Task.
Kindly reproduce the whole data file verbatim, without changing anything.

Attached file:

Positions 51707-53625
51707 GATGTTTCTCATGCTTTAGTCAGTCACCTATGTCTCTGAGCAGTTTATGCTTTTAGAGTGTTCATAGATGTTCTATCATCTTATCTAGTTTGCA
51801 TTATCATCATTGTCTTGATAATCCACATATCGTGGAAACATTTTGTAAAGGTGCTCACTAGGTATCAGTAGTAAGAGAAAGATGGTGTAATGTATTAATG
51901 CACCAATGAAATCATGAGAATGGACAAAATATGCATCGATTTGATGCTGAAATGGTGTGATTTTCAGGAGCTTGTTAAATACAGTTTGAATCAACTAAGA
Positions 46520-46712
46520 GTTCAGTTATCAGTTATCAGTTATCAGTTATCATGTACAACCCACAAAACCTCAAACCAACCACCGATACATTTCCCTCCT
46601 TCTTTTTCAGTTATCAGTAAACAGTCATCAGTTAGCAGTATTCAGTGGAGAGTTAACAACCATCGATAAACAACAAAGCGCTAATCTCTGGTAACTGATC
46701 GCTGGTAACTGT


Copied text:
Positions 51707-53625
51707 GATGTTTCTCATGCTTTAGTCAGTCACCTATGTCTCTGAGCAGTTTATGCTTTTAGAGTGTTCATAGATGTTCTATCATCTTATCTAGTTTGCA
51801 TTATCATCATTGTCTTGATAATCCACATATCGTGGAAACATTTTGTAAAGGTGCTCACTAGGTATCAGTAGTAAGAGAAAGATGGTGTAATGTATTAATG
51901 CACCAATGAAATCATGAGAATGGACAAAATATGCATCGATTTGATGCTGAAATGGTGTGATTTTCAGGAGCTTGTTAAATACAGTTTGAATCAACTAAGA
Positions 46520-46712
46520 GTTCAGTTATCAGTTATCAGTTATCAGTTATCATGTACAACCCACAAAACCTCAAACCAACCACCGATACATTTCCCTCCT
46601 TCTTTTTCAGTTATCAGTAAACAGTCATCAGTTAGCAGTATTCAGTGGAGAGTTAACAACCATCGATAAACAACAAAGCGCTAATCTCTGGTAACTGATC
46701 GCTGGTAACTGT